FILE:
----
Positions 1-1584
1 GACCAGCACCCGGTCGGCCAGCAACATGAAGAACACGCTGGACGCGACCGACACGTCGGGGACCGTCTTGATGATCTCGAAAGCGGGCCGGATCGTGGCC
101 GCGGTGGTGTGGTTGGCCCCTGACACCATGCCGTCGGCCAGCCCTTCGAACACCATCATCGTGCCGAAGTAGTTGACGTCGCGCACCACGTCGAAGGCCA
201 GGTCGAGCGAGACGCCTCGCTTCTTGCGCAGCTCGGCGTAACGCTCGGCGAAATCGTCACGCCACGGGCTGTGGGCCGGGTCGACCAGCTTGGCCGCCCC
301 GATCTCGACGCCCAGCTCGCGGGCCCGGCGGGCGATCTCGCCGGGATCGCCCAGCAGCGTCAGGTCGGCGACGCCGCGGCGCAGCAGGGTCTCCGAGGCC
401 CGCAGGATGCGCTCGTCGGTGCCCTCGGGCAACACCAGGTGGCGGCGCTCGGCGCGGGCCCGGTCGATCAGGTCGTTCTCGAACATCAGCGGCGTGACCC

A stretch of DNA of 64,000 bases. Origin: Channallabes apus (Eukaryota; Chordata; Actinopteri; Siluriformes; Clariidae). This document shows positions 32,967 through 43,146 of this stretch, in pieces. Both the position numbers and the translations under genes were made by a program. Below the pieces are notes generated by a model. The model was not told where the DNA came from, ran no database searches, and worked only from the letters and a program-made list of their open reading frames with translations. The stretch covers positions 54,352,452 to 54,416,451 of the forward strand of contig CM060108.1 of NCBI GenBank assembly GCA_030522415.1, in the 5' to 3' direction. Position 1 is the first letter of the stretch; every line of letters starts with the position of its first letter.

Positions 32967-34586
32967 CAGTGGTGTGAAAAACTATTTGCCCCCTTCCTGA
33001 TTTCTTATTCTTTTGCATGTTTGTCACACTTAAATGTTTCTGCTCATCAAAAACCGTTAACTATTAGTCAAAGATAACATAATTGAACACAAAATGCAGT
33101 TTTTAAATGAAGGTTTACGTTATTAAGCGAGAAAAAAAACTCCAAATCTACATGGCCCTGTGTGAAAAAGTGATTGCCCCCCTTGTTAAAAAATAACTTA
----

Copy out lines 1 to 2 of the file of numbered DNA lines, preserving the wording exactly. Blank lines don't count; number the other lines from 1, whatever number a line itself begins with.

Positions 1-1584
1 GACCAGCACCCGGTCGGCCAGCAACATGAAGAACACGCTGGACGCGACCGACACGTCGGGGACCGTCTTGATGATCTCGAAAGCGGGCCGGATCGTGGCC